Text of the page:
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Print

Gov. Quinn signs recreational liability bill

August 30, 2013 at 10:16 AM

The State Journal-Register

When Gov. Pat Quinn signed a bill to exempt some property owners from liability when they allow outdoors recreation or education on their land, it was the culmination of seven years of work to get the law changed.

The new law protects property owners from liability if they allow the public on their land to hike, fish, watch birds or participate in other forms of outdoors recreation.

The bill primarily pertains to landowners who do not charge admission and nonprofit groups that want to invite the public to visit their properties.

Quinn signed the law Aug. 23, and it takes effect Jan. 1.
For decades, landowners were exempt from liability, but a court case changed that seven years ago.

A lawsuit over a sledding accident caused the law to be amended when the question arose over whether the liability exemption covered an invitation to friends or only if the land was open to the public.

Since then, only hunting and recreational shooting remained exempt, and other forms of recreation were not protected.

And the cost of liability insurance meant some nonprofit groups could not open property they owned to the public.

“Most of the land trusts we work with now will be able to open their land for recreation, work days, educational programs and restoration projects,” said Lenore Beyer-Clow, policy director for Openlands in Chicago. “It helps them breathe a sigh of relief.”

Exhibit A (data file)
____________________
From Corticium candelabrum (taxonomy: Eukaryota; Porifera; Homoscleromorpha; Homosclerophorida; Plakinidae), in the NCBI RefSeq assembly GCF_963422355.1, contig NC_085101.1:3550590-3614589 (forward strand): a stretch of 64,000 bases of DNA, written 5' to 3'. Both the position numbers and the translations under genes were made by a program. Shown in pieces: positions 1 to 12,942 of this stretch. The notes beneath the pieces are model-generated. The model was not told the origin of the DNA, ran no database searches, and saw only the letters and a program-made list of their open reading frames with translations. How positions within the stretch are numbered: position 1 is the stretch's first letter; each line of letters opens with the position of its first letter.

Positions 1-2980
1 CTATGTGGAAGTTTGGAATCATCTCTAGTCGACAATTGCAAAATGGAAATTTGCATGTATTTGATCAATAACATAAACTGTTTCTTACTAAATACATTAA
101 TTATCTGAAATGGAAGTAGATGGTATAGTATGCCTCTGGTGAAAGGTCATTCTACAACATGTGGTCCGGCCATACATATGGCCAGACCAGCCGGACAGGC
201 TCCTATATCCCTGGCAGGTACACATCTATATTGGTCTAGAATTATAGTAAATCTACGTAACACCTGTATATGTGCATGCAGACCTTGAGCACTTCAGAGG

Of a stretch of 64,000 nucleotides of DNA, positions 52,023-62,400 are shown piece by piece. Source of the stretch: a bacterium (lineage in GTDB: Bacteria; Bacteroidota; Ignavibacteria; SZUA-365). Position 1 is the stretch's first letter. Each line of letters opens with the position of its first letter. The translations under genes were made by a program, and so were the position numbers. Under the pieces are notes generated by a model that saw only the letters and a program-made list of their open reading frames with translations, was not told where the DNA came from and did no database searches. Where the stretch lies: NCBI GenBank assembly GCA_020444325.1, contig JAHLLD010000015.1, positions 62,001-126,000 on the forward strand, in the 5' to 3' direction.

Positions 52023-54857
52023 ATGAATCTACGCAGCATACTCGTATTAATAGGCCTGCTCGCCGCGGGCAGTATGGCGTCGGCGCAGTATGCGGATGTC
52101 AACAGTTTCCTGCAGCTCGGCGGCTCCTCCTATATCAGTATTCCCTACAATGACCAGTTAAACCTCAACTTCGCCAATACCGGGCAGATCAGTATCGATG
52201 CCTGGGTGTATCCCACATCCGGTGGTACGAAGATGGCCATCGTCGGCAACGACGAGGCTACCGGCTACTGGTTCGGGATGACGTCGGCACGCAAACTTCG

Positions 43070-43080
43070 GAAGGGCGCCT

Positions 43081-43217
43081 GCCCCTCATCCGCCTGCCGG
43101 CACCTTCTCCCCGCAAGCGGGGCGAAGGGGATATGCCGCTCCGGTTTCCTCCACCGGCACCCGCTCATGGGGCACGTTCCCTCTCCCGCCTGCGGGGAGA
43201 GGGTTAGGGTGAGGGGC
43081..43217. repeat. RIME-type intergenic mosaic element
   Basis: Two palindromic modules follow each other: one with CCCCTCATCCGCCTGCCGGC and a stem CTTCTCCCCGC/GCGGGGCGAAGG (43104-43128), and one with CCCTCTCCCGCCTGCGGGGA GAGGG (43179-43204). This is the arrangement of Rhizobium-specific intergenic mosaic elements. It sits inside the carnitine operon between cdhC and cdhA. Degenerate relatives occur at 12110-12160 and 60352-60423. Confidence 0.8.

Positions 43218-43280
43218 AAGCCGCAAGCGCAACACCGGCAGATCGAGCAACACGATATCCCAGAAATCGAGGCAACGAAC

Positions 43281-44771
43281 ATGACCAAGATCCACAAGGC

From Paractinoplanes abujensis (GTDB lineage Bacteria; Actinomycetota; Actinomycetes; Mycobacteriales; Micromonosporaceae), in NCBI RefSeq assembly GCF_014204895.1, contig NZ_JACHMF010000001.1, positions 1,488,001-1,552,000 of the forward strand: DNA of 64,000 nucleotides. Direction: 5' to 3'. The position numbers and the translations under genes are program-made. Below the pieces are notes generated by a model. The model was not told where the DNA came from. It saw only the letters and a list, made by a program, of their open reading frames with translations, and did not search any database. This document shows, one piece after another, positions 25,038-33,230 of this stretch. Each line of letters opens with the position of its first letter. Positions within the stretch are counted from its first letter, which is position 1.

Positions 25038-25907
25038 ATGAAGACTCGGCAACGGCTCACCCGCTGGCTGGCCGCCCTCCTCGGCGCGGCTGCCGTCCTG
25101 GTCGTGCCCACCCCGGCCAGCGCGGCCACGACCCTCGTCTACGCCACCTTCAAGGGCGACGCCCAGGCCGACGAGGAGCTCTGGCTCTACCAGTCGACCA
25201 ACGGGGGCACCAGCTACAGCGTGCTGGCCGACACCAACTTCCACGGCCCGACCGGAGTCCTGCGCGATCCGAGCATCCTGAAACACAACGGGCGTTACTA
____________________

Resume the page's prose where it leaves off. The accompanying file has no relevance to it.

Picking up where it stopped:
She said organizations seeking grants to protect land will have a better chance to compete for limited funds.

“I think there is a possibility this might provide some more private foundation grant money because the foundations want to see that land open to the public,” Beyer-Clow said “And private landowners will see this as an opportunity — not a hardship, but an opportunity to share what they have.”

Quinn emphasized the legislation was an “agreed-upon bill,” that all parties put together, she said.

Conservation groups like The Nature Conservancy, Openlands and the Illinois Environmental Council, and the Illinois Trial Lawyers Association have worked with Sen. Don Harmon, D-Oak Park, and Rep. Ann Williams, D-Chicago, to craft the bill’s language.

Chris Young can be reached at 788-1528 or .(JavaScript must be enabled to view this email address).

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